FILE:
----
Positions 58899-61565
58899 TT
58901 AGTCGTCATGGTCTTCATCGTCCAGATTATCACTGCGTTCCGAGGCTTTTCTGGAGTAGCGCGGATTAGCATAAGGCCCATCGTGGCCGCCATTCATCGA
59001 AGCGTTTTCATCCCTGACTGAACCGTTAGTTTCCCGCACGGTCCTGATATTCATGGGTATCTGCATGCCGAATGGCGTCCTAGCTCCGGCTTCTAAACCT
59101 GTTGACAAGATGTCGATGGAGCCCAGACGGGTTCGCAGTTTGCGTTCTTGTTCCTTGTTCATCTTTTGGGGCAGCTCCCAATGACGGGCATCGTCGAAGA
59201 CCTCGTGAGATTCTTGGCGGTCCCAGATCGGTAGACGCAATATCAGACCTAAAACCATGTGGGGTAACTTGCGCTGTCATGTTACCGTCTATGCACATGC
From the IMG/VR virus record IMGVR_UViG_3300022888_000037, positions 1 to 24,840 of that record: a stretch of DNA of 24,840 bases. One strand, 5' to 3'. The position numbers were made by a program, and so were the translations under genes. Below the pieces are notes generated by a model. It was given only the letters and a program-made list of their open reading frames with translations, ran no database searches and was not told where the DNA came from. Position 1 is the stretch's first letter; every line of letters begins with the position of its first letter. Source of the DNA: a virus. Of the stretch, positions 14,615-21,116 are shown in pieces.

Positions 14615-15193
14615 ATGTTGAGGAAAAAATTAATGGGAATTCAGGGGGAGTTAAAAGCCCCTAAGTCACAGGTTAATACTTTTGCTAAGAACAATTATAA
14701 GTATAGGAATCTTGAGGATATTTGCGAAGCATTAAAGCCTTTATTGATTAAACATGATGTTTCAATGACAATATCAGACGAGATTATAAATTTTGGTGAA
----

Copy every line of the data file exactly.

Positions 58899-61565
58899 TT
58901 AGTCGTCATGGTCTTCATCGTCCAGATTATCACTGCGTTCCGAGGCTTTTCTGGAGTAGCGCGGATTAGCATAAGGCCCATCGTGGCCGCCATTCATCGA
59001 AGCGTTTTCATCCCTGACTGAACCGTTAGTTTCCCGCACGGTCCTGATATTCATGGGTATCTGCATGCCGAATGGCGTCCTAGCTCCGGCTTCTAAACCT
59101 GTTGACAAGATGTCGATGGAGCCCAGACGGGTTCGCAGTTTGCGTTCTTGTTCCTTGTTCATCTTTTGGGGCAGCTCCCAATGACGGGCATCGTCGAAGA
59201 CCTCGTGAGATTCTTGGCGGTCCCAGATCGGTAGACGCAATATCAGACCTAAAACCATGTGGGGTAACTTGCGCTGTCATGTTACCGTCTATGCACATGC
From the IMG/VR virus record IMGVR_UViG_3300022888_000037, positions 1 to 24,840 of that record: a stretch of DNA of 24,840 bases. One strand, 5' to 3'. The position numbers were made by a program, and so were the translations under genes. Below the pieces are notes generated by a model. It was given only the letters and a program-made list of their open reading frames with translations, ran no database searches and was not told where the DNA came from. Position 1 is the stretch's first letter; every line of letters begins with the position of its first letter. Source of the DNA: a virus. Of the stretch, positions 14,615-21,116 are shown in pieces.

Positions 14615-15193
14615 ATGTTGAGGAAAAAATTAATGGGAATTCAGGGGGAGTTAAAAGCCCCTAAGTCACAGGTTAATACTTTTGCTAAGAACAATTATAA
14701 GTATAGGAATCTTGAGGATATTTGCGAAGCATTAAAGCCTTTATTGATTAAACATGATGTTTCAATGACAATATCAGACGAGATTATAAATTTTGGTGAA